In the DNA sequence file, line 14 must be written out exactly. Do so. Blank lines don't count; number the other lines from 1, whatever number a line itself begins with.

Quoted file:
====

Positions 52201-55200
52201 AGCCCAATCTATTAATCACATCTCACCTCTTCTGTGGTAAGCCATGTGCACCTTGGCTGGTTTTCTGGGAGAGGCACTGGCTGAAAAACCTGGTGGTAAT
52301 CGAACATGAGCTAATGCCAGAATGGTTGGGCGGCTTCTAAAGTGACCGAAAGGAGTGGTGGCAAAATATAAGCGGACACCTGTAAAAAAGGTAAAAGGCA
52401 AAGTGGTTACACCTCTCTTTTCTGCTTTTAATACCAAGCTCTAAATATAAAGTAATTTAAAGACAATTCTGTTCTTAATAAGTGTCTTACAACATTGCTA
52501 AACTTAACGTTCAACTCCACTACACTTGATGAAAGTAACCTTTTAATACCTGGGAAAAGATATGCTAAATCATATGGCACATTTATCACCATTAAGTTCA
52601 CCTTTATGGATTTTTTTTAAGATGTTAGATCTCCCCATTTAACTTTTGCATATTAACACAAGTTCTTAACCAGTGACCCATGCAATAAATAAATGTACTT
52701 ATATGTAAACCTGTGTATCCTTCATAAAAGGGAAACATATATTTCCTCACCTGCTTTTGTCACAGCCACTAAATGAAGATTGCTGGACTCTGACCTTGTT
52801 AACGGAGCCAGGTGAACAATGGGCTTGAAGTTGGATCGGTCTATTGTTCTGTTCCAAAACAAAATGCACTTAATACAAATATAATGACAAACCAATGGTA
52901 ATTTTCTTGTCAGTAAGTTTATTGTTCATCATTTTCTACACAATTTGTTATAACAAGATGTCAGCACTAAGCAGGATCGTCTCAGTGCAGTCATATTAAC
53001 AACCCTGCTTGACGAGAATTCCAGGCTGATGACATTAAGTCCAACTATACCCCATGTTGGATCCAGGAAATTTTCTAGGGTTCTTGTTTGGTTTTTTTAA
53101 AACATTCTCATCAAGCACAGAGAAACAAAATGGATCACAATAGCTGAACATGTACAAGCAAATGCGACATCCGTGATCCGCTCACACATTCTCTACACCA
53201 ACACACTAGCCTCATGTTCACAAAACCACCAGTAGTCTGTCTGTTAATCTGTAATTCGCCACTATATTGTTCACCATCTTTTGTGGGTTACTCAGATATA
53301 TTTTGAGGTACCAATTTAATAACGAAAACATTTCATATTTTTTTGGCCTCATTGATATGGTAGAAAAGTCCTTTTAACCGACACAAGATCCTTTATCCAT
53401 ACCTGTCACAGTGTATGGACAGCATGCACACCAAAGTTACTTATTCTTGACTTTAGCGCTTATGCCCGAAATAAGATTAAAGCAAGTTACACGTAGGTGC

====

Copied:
53401 ACCTGTCACAGTGTATGGACAGCATGCACACCAAAGTTACTTATTCTTGACTTTAGCGCTTATGCCCGAAATAAGATTAAAGCAAGTTACACGTAGGTGC